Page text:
When I have a feeling I will want to re-read a newspaper article, I cut it out and put it in my clippings file. When I re-read the article, I sometimes find myself jotting down ideas or writing down what I learned from reading the article.
One such article was a New York Times article by Sally McGrane: “How One Berliner Battles Hate: With Conscience and a Sharp Scraper.”
I learned about Irmela Mensah-Schramm who lives in Berlin, Germany. She is a retired teacher, who taught children with severe disabilities. She was born in 1945, at the tail end of World War II. In the early 1980s, when she was in her mid 30s, she visited a concentration camp for the first time. Then in 1986, she saw a sticker at her bus stop that demanded the release of Rudolf Hess, the imprisoned Nazi war criminal. All day she thought about the sticker. Then when she was going home from work that day, she saw that the sticker was still there. She used her keychain to scrape it away and she noticed she felt better. A few days later, she spent an entire night walking her Berlin neighborhood, scraping away far-right messages she found. Twenty years went by. By the time Sally McGrane wrote her article, Irmela had erased 72,354 Neo-Nazi symbols and anti-immigrant sentiments. She continues to do so several days a week, carrying her supplies in a canvas bag with the handwritten message “Against Nazis.”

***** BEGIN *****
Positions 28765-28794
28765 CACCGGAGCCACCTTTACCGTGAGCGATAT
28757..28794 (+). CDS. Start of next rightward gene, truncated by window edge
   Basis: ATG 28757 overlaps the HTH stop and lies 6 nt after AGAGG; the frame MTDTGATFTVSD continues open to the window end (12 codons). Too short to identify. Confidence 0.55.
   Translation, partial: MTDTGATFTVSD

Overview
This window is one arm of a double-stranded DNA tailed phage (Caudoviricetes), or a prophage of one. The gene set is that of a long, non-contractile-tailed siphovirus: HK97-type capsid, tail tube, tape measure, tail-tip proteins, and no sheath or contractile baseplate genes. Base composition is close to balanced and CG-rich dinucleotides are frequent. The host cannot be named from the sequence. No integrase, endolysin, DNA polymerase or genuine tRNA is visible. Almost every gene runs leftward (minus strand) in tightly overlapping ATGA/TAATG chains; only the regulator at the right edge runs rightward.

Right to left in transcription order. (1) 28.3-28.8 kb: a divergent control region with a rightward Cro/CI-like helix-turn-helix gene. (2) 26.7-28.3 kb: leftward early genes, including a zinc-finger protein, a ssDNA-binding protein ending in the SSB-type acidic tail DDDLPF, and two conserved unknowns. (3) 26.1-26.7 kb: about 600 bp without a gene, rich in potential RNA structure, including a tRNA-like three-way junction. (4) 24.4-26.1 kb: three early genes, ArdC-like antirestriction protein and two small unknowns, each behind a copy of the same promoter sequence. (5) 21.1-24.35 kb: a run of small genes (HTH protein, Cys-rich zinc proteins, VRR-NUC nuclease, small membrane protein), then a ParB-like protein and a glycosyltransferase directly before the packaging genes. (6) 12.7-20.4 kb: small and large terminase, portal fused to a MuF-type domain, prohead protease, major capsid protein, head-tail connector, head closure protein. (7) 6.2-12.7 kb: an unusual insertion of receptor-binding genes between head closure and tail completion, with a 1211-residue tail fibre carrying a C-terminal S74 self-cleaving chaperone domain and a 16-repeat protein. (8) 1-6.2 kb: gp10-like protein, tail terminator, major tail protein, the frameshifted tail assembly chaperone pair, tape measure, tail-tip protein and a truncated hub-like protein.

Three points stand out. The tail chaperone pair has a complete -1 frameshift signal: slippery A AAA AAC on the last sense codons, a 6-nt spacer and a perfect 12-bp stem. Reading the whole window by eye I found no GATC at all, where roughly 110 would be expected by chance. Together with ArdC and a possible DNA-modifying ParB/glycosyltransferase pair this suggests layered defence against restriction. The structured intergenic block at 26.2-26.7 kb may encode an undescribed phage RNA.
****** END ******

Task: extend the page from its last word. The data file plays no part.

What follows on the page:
She has been assaulted three or four times. But she has also been hugged by strangers.
As tensions rise over the refugee issue in Germany, others are following in Irmela’s footsteps, scraping, dissolving and painting over far-right slogans. Two years ago, Ibo Omari, owner of a Berlin shop that sells graffiti paint and other related items, founded an organization that has sponsored artists to convert swastikas into street art: Rubik’s Cubes, mosquitoes and owls. He considers Irmela Mensah-Schramm the “grandmother” of the project.
As I re-read this article a year after I first read it, I jotted down what I had learned. The story of Irmela Mensah-Schramm reminds me to pay attention when the voice inside me says something I see isn’t fair or just. I will follow Irmela’s example and whenever I can, I will try to scrape away injustice and turn it into justice.
Maybe I will carry around a canvas bag that shows a brave woman scraping away injustice, two letters at a time.